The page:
written and directed by Barry Jenkins
Rating: 2.5 / 4
In the indie drama Moonlight, writer/director Barry Jenkins takes us on a journey through the life of Chiron Harris, a sensitive boy who grows up poor in Miami’s Liberty City, spends his teenage years bullied by his peers and unloved by his addict mother, and in time becomes an emotionally withdrawn adult. But what’s interesting about the film is how Chiron’s remoteness is directly related to his sexual identity as a black closeted homosexual trying to survive in an aggressive male-dominated world. Indeed, a place where being a “faggot” could very well get you killed.
Moonlight is not as interested in reality as in perhaps a sort of magical realism, with a soundtrack that includes Mozart and Caetano Veloso, stylized cinematography, and long, spinning takes. It’s a conscious decision that at times made me feel disconnected from the story. There are also some narrative choices that don’t ring true, such as the character of Juan (Mahershala Ali), a drug dealer who becomes father figure to Chiron (Alex Hibbert). Jenkins’ attempt to upend stereotypes is commendable. But as played by Ali, Juan seems too nice a guy from the get-go, teaching the kid how to swim and giving him lessons on tolerance. A little nuance, a little danger, would’ve made this unlikely friendship much more memorable.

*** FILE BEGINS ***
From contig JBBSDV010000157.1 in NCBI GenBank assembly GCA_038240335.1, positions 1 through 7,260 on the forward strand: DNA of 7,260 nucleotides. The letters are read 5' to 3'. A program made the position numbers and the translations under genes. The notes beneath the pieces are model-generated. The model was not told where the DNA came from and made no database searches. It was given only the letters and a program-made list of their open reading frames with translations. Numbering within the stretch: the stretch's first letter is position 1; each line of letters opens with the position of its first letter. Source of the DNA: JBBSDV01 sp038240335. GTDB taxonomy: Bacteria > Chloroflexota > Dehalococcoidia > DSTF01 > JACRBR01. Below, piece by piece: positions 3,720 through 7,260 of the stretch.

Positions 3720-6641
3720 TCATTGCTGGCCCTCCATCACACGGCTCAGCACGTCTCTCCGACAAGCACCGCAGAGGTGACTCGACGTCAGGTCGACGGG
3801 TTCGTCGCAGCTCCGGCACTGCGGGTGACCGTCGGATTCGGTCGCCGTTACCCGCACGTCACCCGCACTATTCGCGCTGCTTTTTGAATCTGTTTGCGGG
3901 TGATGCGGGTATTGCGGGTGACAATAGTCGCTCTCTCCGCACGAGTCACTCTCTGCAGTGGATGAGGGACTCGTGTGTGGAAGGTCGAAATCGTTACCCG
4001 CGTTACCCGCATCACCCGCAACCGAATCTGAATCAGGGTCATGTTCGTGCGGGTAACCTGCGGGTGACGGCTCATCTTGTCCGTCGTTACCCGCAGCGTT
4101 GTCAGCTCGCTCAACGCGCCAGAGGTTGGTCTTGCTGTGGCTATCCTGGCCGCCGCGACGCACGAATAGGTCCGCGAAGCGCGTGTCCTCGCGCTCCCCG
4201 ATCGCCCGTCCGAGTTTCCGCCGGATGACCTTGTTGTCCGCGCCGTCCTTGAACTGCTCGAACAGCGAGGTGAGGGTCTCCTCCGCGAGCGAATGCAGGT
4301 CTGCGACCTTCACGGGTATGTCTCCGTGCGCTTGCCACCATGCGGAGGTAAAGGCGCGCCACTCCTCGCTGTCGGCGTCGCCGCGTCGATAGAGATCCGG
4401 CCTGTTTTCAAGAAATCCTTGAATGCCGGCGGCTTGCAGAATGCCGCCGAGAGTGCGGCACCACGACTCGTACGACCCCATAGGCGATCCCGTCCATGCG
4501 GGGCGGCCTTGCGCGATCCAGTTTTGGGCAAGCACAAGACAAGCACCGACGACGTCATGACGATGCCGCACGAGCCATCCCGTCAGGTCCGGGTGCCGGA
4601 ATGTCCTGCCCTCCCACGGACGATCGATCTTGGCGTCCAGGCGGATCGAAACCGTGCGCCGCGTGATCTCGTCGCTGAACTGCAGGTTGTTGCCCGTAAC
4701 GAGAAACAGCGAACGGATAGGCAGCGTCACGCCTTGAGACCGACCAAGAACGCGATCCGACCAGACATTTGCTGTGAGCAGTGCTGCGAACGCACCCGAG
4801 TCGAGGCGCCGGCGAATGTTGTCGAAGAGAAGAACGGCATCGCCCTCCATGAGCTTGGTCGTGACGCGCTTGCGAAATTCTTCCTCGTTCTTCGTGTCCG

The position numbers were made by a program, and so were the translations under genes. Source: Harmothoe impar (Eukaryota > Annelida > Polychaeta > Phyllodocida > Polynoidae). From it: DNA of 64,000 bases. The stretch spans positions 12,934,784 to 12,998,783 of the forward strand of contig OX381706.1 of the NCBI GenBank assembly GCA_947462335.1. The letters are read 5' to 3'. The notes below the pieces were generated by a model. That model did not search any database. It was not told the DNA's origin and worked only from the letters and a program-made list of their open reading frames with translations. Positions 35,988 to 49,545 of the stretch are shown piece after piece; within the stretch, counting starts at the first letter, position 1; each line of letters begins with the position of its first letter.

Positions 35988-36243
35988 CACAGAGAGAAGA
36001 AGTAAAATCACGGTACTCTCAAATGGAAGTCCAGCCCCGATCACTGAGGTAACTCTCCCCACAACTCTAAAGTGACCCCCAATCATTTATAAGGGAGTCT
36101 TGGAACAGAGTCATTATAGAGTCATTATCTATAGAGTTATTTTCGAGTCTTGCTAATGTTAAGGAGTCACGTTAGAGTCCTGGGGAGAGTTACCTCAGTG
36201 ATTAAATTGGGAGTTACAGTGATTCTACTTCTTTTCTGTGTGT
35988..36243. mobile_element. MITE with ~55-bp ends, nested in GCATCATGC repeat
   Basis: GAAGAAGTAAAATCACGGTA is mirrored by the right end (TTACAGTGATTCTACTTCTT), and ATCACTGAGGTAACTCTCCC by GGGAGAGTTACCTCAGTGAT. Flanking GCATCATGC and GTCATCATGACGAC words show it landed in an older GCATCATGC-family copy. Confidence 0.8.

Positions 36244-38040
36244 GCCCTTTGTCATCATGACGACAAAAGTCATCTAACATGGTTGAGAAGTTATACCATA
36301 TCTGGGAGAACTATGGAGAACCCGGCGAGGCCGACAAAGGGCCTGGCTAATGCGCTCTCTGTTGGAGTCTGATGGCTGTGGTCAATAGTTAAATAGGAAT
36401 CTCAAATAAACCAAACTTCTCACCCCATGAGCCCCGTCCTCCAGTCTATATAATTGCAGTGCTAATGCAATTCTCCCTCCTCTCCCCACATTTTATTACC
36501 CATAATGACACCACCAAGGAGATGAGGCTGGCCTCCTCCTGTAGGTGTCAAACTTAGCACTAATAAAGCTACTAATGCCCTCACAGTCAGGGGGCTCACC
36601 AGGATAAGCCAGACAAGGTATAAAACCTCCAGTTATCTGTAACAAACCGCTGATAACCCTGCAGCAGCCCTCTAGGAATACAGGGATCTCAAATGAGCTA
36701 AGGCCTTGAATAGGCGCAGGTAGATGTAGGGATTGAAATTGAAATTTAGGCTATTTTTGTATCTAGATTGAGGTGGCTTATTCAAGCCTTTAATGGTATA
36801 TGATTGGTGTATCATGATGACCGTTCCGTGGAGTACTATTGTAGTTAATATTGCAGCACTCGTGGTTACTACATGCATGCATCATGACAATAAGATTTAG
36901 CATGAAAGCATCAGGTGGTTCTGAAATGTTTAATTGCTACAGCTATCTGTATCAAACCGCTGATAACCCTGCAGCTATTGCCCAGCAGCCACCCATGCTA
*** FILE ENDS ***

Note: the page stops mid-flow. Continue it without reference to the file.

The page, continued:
It is in the final act that Moonlight finds surer footing. Chiron (Trevante Rhodes) has followed in Juan’s footsteps and is now a pusher himself. One day he receives a call from his old friend/one-time teenage fling Kevin (André Holland) – the only person Chiron’s ever loved – and something long repressed stirs inside of him. They meet at the diner where Kevin works as a cook, and the scene that transpires is a beautiful, understated encounter filled with longing and things unsaid. Their final embrace speaks volumes, and for a brief moment Moonlight shimmers.
Carlos I. Cuevas